3 Myths About Working From Home That Just Aren't True

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Remote workers are often seen as less disengaged, less productive employees. But research has debunked these assumptions.
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Remote workers are often seen as less disengaged, less productive employees. But research has debunked these assumptions.

The state of the coronavirus pandemic has made remote work standard for a large group of people, and by and large, many of us are adapting. But a lot of unflattering myths about what happens when employees work from home have persisted nonetheless.

If you believe the worst assumptions about remote workers, then we are an unproductive, disengaged lot. But research says otherwise. Here are a few studies and surveys that have debunked the most common myths about the supposed downsides of remote work.

Myth: In-office work is inherently superior because it leads to chance conversations that generate collaboration and ideas.

Many higher-ups like to say they need workers back in an office because that’s where chance interactions between colleagues can happen and spark more creativity and innovation. Case in point: what JPMorgan Chase CEO Jamie Dimon wrote in April in an annual letter to shareholders.

“Remote work virtually eliminates spontaneous learning and creativity because you don’t run into people at the coffee machine, talk with clients in unplanned scenarios, or travel to meet with customers and employees for feedback on your products and services,” Dimon wrote.

But this vision of the office as a place that facilitates great face-to-face interactions is false. In fact, offices can actually prevent such conversations from happening. Two researchers observed interactions at a couple of Fortune 500 firms before and after the companies transitioned from individual cubicles to open-plan offices and found that face-to-face interactions actually dropped by roughly 70% while electronic interactions increased.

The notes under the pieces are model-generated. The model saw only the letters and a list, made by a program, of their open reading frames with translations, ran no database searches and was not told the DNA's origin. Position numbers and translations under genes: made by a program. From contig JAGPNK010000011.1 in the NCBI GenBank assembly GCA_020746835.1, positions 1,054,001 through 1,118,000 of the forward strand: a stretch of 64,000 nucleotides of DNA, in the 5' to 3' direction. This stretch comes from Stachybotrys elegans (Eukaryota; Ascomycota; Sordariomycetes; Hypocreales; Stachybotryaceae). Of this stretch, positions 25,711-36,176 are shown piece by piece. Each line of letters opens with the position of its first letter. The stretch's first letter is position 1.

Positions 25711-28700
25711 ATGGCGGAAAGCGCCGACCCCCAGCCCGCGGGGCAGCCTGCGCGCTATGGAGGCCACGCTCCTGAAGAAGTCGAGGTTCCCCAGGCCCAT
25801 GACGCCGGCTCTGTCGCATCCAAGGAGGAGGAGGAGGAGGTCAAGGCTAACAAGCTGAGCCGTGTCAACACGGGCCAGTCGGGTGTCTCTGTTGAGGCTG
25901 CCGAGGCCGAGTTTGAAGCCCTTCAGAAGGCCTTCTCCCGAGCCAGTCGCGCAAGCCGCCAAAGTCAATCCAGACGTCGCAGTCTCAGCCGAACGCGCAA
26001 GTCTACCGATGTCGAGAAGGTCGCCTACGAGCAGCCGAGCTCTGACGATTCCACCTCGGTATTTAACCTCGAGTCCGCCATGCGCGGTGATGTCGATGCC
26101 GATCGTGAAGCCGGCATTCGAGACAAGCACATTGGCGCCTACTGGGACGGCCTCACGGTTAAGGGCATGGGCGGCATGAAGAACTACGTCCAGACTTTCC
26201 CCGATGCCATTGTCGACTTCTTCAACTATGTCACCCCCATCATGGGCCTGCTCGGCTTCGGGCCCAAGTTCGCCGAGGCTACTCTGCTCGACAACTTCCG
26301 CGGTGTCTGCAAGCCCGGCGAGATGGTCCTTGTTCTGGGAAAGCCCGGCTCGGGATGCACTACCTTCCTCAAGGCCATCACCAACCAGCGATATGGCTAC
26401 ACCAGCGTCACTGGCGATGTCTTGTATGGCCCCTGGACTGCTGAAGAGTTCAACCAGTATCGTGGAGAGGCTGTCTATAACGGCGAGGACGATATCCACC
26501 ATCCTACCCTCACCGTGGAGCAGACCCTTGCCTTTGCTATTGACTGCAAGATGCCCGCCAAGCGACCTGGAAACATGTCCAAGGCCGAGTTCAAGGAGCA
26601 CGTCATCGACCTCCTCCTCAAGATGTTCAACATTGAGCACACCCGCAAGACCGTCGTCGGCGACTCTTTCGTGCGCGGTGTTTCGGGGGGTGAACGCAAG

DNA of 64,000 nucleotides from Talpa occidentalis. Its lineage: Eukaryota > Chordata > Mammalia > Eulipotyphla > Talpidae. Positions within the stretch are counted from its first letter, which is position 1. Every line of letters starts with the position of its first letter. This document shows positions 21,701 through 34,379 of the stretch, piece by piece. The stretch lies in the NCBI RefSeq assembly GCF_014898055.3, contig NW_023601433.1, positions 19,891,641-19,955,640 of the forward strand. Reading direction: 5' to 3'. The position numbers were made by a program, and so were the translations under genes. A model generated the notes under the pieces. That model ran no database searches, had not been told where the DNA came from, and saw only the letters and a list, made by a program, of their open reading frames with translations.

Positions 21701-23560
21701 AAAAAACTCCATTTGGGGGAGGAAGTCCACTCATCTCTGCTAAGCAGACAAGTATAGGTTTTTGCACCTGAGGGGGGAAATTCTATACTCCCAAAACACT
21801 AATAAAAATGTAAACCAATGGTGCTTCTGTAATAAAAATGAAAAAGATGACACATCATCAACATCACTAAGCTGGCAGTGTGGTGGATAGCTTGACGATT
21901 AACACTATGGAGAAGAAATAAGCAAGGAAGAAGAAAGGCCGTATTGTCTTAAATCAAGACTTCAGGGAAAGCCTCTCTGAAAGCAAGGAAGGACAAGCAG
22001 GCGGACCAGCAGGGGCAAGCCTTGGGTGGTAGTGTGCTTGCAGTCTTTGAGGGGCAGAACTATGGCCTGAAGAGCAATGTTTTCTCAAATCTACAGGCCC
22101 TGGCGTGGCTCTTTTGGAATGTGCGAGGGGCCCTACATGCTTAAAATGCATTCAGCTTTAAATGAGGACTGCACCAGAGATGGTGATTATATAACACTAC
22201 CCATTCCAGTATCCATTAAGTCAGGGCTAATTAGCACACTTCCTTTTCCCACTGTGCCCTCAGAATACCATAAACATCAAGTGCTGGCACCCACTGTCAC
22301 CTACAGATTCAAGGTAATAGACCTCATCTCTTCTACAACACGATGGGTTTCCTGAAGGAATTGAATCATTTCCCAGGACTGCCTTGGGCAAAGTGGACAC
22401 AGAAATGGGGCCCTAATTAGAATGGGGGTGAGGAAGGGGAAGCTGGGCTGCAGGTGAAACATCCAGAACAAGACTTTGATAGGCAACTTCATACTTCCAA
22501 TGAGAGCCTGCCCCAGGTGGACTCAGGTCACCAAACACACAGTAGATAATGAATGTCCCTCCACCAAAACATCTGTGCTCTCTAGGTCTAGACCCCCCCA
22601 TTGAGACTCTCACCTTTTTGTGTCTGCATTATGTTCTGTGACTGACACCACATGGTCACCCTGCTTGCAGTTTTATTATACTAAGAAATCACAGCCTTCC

It turns out most office workers don’t see someone’s physical presence as automatic permission to spontaneously strike up a conversation.

“People in open offices create a fourth wall, and their colleagues come to respect it. If someone is working intently, people don’t interrupt her,” the researchers, organizational behaviorist Ethan Bernstein and Humanyze co-founder Ben Waber, wrote in Harvard Business Review.

“Although the open-office design is intended to encourage us to interact face-to-face, it gives us permission not to,” they wrote. After all, why walk over to a co-worker when you could simply send them a quicker email or Slack?

“People were 68% more likely to say they had a higher organizational commitment when they had the option to work from home, compared with employees who didn’t have that option.”

For women and people of color, offices can also be places of unpleasant surveillance and interactions rather than a great foundation for spontaneous collaboration with co-workers.

In a 2017 study published in the journal Gender, Work and Organization, researchers at Anglia Ruskin University and the University of Bedfordshire followed 1,000 U.K. government employees as they moved into an open plan office with transparent glass and large, undefined spaces for collaboration.

Although some women said they enjoyed feeling more visible and getting to see colleagues, many reported feeling more watched by male co-workers and restricted their own movement, choosing not to show up in spaces unannounced. One woman in the study said she stuck to her department area because venturing outside of it felt too visible: “I don’t tend to come out into the atrium to eat because you always feel so overt if you sit there,” she said.

In other words, the office was not exactly a safe environment for everyone in which to have chance meetings.